Diplomatic Pouch / November 15, 2011
By Larry Luxner
When Saud H. Al-Nowais, commercial counselor at the Embassy of the United Arab Emirates, left for Egypt as an 8-year-old boy, Dubai’s Sheikh Zayed Road had only one skyscraper.
“At age 16, I came back and couldn’t find that tower anymore,” he recalled — because hundreds more had sprouted during the time Al-Nowais was away. Indeed, what was once a Persian Gulf backwater known mainly for pearl-diving and colorful postage stamps is now a major world transportation, tourism and business hub, its wealth fueled by oil exports and the booming financial services industry.
Dubai today boasts the tallest structure on Earth — the 828-meter-high, 160-story Burj Khalifa — as well as the world’s largest indoor ice-skating rink, its most luxurious hotel and its biggest Formula One racetrack.
Those achievements and more were highlighted in a glitzy PR film titled “Vibrant Dubai: City of Possibilities,” shown Oct. 4 to about 100 Washington-area travel agents. The film was followed by a lavish dinner and roundtable discussion aimed at promoting Dubai to prospective American tourists and business travelers.
Al-Nowais was one of five officials participating in the roundtable. The others were moderator Danny Sebright, president of the US-UAE Business Council; Dana Al-Marashi, head of the embassy’s heritage and social affairs office; Tom Civitano, vice-president of sales and marketing/Americas for the Jumeirah hotel group, and Joel Goldowsky, sales director/northeast USA for Emirates, Dubai’s flagship airline.
“Dubai appeals to all age groups,” Civitano told his guests. “When you go there, it’s a blank. You don’t know what to expect. Then you get out of the airport and go into shock — because you didn’t expect what you experienced. It was warm, courteous, friendly and professional. Then you you instantly realize that this is a destination that over-delivers what it promised.”
Statistics appear to back up the hype. Last year, more than 8.5 million foreigners visited Dubai, with the United States ranking as the fifth-largest source market. In 2010, an additional 9,500 hotel rooms became available, bringing the total to 71,000 rooms. That exceeds the capacity of even the Dominican Republic, currently the Caribbean’s largest tourist destination.
“If you travel 12 hours to get to Dubai, then go to a hotel that will really make you feel like you’re in the Middle East,” said Civitano. “We have that little hotel — that sailboat in the water — and we are proud to say it’s the greatest hotel in the world.”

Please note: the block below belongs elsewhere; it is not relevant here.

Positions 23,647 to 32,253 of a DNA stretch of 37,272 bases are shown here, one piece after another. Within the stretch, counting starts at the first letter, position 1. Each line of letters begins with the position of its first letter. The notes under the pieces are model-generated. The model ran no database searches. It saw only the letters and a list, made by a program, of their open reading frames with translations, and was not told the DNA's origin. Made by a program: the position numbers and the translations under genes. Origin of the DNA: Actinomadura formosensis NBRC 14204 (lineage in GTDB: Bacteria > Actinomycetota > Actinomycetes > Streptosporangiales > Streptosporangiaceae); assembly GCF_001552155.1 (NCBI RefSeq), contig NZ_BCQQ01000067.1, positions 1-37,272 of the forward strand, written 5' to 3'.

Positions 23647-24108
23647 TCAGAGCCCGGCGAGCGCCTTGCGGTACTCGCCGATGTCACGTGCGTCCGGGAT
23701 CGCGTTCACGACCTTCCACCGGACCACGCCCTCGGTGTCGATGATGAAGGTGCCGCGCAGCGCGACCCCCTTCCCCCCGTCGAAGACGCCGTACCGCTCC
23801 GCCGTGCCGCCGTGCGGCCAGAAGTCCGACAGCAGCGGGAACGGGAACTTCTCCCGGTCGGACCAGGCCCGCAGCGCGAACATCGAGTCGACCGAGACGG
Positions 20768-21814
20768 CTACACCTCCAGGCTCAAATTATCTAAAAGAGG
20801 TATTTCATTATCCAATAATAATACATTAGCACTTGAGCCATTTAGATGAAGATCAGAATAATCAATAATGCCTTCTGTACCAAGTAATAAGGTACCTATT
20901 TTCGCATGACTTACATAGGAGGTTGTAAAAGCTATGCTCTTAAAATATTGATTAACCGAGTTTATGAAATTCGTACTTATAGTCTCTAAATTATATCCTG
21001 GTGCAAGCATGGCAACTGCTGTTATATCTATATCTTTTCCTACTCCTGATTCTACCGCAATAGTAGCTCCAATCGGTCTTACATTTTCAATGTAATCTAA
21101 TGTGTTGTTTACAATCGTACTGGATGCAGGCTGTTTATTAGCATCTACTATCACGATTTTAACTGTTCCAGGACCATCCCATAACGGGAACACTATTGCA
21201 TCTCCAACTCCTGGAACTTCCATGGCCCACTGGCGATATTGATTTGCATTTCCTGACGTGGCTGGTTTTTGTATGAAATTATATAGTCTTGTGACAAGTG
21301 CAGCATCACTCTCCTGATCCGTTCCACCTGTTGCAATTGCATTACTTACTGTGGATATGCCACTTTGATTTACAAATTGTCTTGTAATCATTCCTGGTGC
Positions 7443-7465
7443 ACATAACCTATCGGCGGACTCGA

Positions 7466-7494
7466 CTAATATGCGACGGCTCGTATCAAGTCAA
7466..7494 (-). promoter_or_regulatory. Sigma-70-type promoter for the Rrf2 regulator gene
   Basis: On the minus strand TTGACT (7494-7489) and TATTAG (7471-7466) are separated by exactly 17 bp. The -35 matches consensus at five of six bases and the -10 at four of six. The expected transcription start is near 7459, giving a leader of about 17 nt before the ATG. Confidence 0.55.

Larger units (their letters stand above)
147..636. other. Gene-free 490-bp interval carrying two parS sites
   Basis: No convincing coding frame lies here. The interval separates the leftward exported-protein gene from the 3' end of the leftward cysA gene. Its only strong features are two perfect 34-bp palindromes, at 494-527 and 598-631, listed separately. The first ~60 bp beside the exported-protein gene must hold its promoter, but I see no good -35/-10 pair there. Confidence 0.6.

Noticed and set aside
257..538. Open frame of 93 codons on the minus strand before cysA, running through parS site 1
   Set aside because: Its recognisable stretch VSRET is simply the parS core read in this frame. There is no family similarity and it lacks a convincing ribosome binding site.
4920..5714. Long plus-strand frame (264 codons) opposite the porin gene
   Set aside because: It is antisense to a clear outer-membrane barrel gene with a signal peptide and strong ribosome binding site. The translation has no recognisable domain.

Besides Jumeirah’s iconic, 321-meter-high Burj Al Arab, Dubai’s other up-and-coming properties include a Ritz-Carlton in the financial district (this luxury hotel boasts a 10-story waterfall); a Movenpick, the first five-star hotel in downtown Dubai in more than a decade; the Jumeirah Zabeel Saray, which follows Ottoman architectural design, and the Radisson Blu Downtown, targeting business travelers.
Yet Dubai’s average visitor stays for only three days, which isn’t really long enough, according to hotel executive Civitano.
“It’s somewhat unfortunate that Dubai is viewed as a one-shot wonder,” Civitano told the agents as they dined on roasted lamb, cous-cous, fetoosh and other traditional Arab delicacies. “Dubai has done a great job of continually reinventing itself, so when you sell it to your customers, remember it’s not a one- or two-night stay. It’s got to be a four-day stay because there’s so much to see.”
In addition to the duty-free shopping for which Dubai is so famous, those other activities include horse racing, sailing, golf, scuba diving, skiing, 4x4 desert trekking — and, surprisingly, appreciation of museums and culture.
“Dubai has established itself as a cultural hub, especially with regards to the art scene,” said the embassy’s Al-Marashi. “Many galleries have opened, showcasing local art. This has helped young Emirati artists get recognized within the Middle East.”
But getting there should be half the fun, said airline executive Goldowsky.
“What we strive to do is sell an experience in collaboration with our partners, whether it be the embassy or the hotels,” he said. “We want that experience to begin in the air.”
As such, he said, Emirates now has a fleet of 157 aircraft and nearly 50,000 employees. The Dubai-based airline ranks as the world’s biggest customer for Boeing 777s; it also has 15 new Airbus A380s and an additional 74 on order. Despite the recent economic slowdown and Dubai’s real-estate slump, business has apparently been good.
“Dubai for us only represents 35 percent of our traffic from the States,” he said. “That Dubai hub, which is drop-dead unbelievable, gives us connections to 156 destinations around the world.”
On Sep. 29, Emirates announced that, beginning next February, it will launch daily nonstop service from Dubai to Dallas-Fort Worth with Boeing 777-200LR aircraft that can carry 266 passengers. The route, which will take 16 hours, is the first nonstop flight to the Middle East out of DFW. Emirates is also adding Seattle as part of its U.S. expansion, operating Boeing 777 aircraft seating 354 passengers on the 15-hour flight from Seattle to Dubai.
The only other U.S. cities currently served by Emirates are Los Angeles, San Francisco, New York-JFK and Houston.
Not all tourists arrive in Dubai by air. In 2010, the emirate received 390,000 cruise-ship passengers, a number expected to rise to 625,000 by 2015. Dubai’s ultramodern cruise-ship terminal can host up to 7,000 passengers and three megaships simultaneously.
Some of those who visit Dubai as tourists end up living there — lured by high salaries and the emirate’s generally laissez-faire attitude toward foreigners. Said Al-Marashi: “Over 200 nationalities are represented in Dubai. It’s a cosmopolitan city, with all these different cultures living in harmony. Dubai has worked very hard to show what an open society it is.”